The original version of this article contained an error and has been changed. See the bottom of the article for additional information.
Quotes from Coach John Wooden related to academic success and leadership were projected onto the walls of a ballroom in the Beverly Wilshire Hotel, as about 650 people dressed in business attire milled about Monday evening.
The university leaders, students and members of the local community had gathered for the fifth annual John Wooden Global Leadership Award dinner to honor business leaders who reflect the legendary basketball coach’s ideologies. Although Indra Nooyi, chairwoman and chief executive officer of PepsiCo, was the focal point of the event, three students were also recognized at the ceremony for their work in the business field.
Nooyi was awarded for her work in emphasizing positive social impact as head of PepsiCo since May 2007, according to a press release from the UCLA Anderson School of Management, who hosted the event. She is the first woman to receive the award.
The award was established in 2008 to recognize leaders in business who focus on benefiting their community in addition to making a profit, said Alfred Osborne, a senior associate dean and professor at Anderson.
The heads of Starbucks, American Express and FedEx are among past award recipients.
Nooyi was chosen because she has shown work ethic and community values similar to those of Coach Wooden, Osborne said.
“Although some CEOs are famous, they don’t meet the standard and don’t run their life reflective of Coach Wooden,” Osborne said. “You need vision, passion and commitment to do so.”
Karla Sarni, Juan Rose and Aviva Altmann ““ all Anderson students ““ also received $25,000 fellowship awards that are intended to pay for a portion of their tuition. The students were nominated for the award by their peers. The recipients were selected through an application process in which they were asked how they incorporated Wooden’s values.
Sarni said she felt honored to receive the fellowship award. She added that the value of the award will help her remain focused on pursuing her business career and continuing to strive to reach Wooden’s standards.
The other recipients of the fellowship expressed similar appreciation.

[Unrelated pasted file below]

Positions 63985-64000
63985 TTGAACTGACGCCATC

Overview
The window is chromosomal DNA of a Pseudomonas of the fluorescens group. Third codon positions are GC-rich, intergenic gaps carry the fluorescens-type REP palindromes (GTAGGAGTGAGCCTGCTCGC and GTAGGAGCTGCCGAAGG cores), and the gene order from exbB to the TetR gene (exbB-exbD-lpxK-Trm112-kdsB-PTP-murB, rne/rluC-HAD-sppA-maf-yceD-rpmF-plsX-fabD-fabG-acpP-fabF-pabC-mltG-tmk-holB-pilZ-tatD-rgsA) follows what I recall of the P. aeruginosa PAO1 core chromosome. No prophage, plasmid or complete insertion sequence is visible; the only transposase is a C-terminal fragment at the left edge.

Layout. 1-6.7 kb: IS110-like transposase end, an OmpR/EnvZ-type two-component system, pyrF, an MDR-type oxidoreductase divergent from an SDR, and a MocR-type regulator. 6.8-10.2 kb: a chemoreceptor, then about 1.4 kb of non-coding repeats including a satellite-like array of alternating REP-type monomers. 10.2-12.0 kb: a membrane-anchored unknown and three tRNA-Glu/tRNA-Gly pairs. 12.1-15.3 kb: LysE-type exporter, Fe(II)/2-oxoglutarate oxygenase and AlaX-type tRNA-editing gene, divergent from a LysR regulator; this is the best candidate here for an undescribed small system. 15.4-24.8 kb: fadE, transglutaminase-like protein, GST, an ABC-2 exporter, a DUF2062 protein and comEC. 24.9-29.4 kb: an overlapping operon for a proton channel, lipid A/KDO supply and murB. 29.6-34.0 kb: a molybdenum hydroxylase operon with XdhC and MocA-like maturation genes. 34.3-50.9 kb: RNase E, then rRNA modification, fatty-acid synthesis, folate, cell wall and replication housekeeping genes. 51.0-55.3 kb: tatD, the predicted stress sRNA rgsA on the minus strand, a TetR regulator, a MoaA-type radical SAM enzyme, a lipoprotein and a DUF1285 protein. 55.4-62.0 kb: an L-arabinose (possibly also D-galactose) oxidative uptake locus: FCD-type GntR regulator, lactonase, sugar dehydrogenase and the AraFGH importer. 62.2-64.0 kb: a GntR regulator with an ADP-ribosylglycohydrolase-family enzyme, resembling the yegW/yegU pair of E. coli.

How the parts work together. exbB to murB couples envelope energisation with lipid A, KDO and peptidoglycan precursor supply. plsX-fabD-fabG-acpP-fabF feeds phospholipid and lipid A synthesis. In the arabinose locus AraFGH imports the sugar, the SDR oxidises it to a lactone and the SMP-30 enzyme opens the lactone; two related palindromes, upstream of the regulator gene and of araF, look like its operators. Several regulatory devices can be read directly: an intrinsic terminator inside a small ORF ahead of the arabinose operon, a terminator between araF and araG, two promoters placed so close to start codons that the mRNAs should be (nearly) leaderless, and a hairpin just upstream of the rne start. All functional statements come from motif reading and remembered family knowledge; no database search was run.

For Rose, people like Wooden are good role models in every walk of life, including business, he said.
“The pyramid of success has a lot of overlap in everyday life. Those values shaped who I became and taught me not to mistake activity for achievement,” Rose said.
Rose said he felt nervous standing up to accept recognition for his award because he was taught to remain humble as a Marine. But he said the recognition was a validation of what hard work could achieve.
In her speech at the awards dinner, Nooyi explained how future business leaders should learn to adapt to changes and produce results without compromising their ethics.
Before the award dinner, Nooyi spoke to a group of Anderson students, sharing lessons she has learned throughout her career. She answered questions to help guide the students in their future careers.
Altmann said she admires Nooyi’s ability to appreciate all members of her company equally no matter what title they hold, a quality that aligns with Wooden’s values.
“I was an undergraduate at UCLA originally, so being associated with Coach Wooden and his leadershp strategies is the highest honor for any Bruin,” Altmann said.
She said the money she received from the fellowship will help her focus less on paying off college tuition and enable her to pursue her passion of being involved with nonprofit organizations.
Nooyi ended her speech by encouraging future business leaders to blend social ethics with their business.
“My mother told me a woman can be anything she wanted to be and has as much right as a man,” Nooyi said. “There are many future leaders out there, and although there probably won’t be another Coach Wooden, remember there are Coach Woodens everywhere: They are your parents and mentors that can bring his spirit to life.”
Correction: About 650 people attended the event.